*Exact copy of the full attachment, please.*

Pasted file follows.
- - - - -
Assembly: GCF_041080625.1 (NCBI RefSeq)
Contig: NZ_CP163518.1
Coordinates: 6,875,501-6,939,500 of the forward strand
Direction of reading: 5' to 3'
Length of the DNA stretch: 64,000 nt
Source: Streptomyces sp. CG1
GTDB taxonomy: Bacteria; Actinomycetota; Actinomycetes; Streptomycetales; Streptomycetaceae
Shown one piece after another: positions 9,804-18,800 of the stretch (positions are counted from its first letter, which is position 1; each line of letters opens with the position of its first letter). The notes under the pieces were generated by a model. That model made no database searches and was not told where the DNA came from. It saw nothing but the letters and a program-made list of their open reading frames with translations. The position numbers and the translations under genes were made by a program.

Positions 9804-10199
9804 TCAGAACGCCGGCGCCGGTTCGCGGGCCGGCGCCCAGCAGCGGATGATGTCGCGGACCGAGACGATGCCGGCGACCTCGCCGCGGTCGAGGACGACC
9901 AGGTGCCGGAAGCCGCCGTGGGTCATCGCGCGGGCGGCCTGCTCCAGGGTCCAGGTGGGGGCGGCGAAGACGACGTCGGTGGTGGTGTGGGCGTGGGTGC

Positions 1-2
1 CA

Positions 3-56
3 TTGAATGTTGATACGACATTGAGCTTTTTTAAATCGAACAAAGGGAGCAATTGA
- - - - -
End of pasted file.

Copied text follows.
Assembly: GCF_041080625.1 (NCBI RefSeq)
Contig: NZ_CP163518.1
Coordinates: 6,875,501-6,939,500 of the forward strand
Direction of reading: 5' to 3'
Length of the DNA stretch: 64,000 nt
Source: Streptomyces sp. CG1
GTDB taxonomy: Bacteria; Actinomycetota; Actinomycetes; Streptomycetales; Streptomycetaceae
Shown one piece after another: positions 9,804-18,800 of the stretch (positions are counted from its first letter, which is position 1; each line of letters opens with the position of its first letter). The notes under the pieces were generated by a model. That model made no database searches and was not told where the DNA came from. It saw nothing but the letters and a program-made list of their open reading frames with translations. The position numbers and the translations under genes were made by a program.

Positions 9804-10199
9804 TCAGAACGCCGGCGCCGGTTCGCGGGCCGGCGCCCAGCAGCGGATGATGTCGCGGACCGAGACGATGCCGGCGACCTCGCCGCGGTCGAGGACGACC
9901 AGGTGCCGGAAGCCGCCGTGGGTCATCGCGCGGGCGGCCTGCTCCAGGGTCCAGGTGGGGGCGGCGAAGACGACGTCGGTGGTGGTGTGGGCGTGGGTGC

Positions 1-2
1 CA

Positions 3-56
3 TTGAATGTTGATACGACATTGAGCTTTTTTAAATCGAACAAAGGGAGCAATTGA